Abernethy turned to the ministry later in life, becoming pastor of several churches including First Methodist Church, Belmont, New York; a church in Cincinnati, Ohio; and just prior to retirement, Asheville Christian Church. He returned to North Carolina, becoming mayor of the town of Rutherford College for a time and a magistrate. As magistrate and later, Justice of the Peace, he frequently filed his reports with the Clerk of Court in verse.
Throughout his life, Abernethy wrote many books and had many poems published. By his own account, he had written 50 books and over 3,000 poems. Abernethy was close friends with North Carolina Governor R. Gregg Cherry who appointed him to the poet laureate position in November 1948. Originally, the term of office was supposed to last only a few weeks—until the end of Cherry's governorship—but Abernethy was reappointed by the next governor, William Kerr Scott, remaining in the post until Governor William B. Umstead appointed James Larkin Pearson. It is notable that even though he was named poet laureate, Abernethy had never published any poetry in book form.
- The Hell You Say!: A Novel (1893)
- Mechanics and Practice of Electric Telegraph (1891)
- Bertie and Clara (1896)
- Center-Shots at Sin (1918)
- Twenty-five Best Sermons (1920)
- Moonshine: Being Appalachia's Arabian Nights (1924)
- The Apostles' Creed: A Romance in Religion (1925)
- Christian's Treasure Island: A Restoration Romance (1927)
- A Royal Southern Family (historical romance based on his family history; 1934)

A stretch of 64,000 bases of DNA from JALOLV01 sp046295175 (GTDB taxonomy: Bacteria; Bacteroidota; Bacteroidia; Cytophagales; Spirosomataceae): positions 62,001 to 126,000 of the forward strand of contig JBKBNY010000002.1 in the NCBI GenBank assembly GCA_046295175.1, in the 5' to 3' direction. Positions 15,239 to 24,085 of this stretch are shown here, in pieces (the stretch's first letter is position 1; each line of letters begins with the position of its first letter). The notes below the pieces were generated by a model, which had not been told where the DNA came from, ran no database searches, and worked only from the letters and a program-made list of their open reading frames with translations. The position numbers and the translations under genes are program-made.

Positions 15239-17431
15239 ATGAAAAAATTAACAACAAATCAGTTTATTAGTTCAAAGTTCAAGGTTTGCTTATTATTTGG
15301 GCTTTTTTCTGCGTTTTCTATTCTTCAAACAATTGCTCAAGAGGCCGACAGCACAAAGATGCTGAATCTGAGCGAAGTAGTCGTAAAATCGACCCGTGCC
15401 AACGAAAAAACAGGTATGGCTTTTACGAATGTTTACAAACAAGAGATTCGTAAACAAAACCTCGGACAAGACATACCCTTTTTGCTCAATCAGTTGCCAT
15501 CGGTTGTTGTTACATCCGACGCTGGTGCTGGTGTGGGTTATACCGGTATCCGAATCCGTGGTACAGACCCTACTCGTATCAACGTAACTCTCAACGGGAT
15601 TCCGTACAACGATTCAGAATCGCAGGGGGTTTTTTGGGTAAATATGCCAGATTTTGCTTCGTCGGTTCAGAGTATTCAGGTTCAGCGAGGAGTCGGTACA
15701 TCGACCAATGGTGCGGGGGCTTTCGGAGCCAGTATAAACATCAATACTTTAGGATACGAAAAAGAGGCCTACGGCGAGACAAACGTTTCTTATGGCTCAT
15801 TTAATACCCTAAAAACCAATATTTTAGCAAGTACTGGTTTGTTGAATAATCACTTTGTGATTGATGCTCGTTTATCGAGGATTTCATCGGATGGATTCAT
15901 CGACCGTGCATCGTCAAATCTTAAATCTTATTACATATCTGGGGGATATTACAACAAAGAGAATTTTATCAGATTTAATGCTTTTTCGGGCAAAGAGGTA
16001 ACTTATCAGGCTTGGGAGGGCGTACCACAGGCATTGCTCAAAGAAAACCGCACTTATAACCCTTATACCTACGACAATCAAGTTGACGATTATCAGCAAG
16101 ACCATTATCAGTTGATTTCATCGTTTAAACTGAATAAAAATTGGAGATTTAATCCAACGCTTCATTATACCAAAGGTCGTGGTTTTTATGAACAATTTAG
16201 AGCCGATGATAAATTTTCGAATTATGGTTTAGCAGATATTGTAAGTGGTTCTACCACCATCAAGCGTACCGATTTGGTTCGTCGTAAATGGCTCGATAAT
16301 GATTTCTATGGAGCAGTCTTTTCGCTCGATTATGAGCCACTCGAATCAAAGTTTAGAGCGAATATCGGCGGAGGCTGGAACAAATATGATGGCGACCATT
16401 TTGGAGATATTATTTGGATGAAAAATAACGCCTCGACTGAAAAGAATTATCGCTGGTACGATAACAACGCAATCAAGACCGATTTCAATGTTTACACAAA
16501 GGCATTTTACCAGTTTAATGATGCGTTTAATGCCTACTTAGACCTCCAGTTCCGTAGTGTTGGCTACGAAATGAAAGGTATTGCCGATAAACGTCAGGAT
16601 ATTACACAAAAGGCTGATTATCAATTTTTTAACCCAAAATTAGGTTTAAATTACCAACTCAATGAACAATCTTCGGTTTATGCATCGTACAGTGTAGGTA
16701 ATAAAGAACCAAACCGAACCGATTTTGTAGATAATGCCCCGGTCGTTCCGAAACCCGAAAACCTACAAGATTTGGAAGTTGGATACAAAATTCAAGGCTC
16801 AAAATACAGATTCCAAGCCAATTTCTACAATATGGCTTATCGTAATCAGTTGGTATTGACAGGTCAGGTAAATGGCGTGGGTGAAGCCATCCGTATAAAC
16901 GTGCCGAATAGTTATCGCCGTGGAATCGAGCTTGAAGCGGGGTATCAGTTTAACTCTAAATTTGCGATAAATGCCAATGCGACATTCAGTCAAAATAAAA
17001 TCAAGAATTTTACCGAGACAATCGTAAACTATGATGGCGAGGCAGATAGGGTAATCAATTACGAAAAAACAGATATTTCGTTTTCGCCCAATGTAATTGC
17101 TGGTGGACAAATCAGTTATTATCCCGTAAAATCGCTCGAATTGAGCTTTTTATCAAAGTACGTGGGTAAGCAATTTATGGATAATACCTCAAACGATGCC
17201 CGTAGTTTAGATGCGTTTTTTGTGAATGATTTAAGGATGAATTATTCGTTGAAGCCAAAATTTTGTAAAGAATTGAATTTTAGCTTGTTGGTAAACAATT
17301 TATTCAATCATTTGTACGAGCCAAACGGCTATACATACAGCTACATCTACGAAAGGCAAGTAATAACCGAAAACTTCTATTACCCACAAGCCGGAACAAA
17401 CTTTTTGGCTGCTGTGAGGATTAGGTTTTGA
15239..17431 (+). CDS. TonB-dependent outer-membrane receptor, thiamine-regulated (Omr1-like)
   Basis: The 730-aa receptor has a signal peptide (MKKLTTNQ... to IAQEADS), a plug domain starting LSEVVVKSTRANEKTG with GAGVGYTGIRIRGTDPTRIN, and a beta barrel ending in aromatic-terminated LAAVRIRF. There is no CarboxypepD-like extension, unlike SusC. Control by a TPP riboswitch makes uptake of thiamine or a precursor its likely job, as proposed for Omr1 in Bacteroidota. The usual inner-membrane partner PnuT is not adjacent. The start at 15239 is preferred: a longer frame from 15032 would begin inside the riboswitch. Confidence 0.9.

- Where are Our Dead? (1935)
Abernethy was also author of notable pamphlets including:
- The Jew a Negro (1906)
- Did Washington Aspire to be King? (1910)
- Johnson, Rossiter; Brown, John Howard (1904). The twentieth century biographical dictionary of notable Americans. Boston: The Biographical Society. Retrieved November 7, 2012.
- Powell, William Stevens (1979). "Abernethy, Arthur Talmage". Dictionary of North Carolina Biography. Vol. 1, A-C. Chapel Hill, NC: University of North Carolina Press. p. 4. ISBN 9780807813294.
- "46 Abernethy, Arthur Talmage". The Heritage of Burke County, North Carolina. Winston-Salem, NC: Hunter Publishing Company. 1981. p. 63. ISBN 0-89459-132-0.
- Johnson, Rossiter, ed. (1906). "Abbe, Jo". The Biographical Dictionary of America. 1. Boston: American Biographical Society. p. 32. Retrieved October 21, 2020. This article incorporates text from this source, which is in the public domain.
- "Past North Carolina Poets Laureate". North Carolina Arts Council. Archived from the original on October 27, 2012. Retrieved November 5, 2012.
- Phifer, Edward W., Jr (1977). Burke: The History of a North Carolina County. Morganton, North Carolina.
- "SAYS HE'S 'SWORN OFF' AS A PROHIBITIONIST; Rev. A.T. Abernethy, Who Prayed for Dry Law, Calls It Pathetic Disappointment". The New York Times. March 23, 1926.
- "NC District 09 - D Primary". Our Campaigns. Retrieved November 9, 2012.
- "Arthur Talmage Abernethy". NCpedia. North Carolina Department of Cultural Resources. Retrieved November 7, 2012.
- "The Hell You Say!: A Novel". Google Books. Retrieved November 9, 2012.
- "Twenty-five Best Sermons". Google Books. Retrieved November 9, 2012.
- "Where are Our Dead?". Google Books. Retrieved November 9, 2012.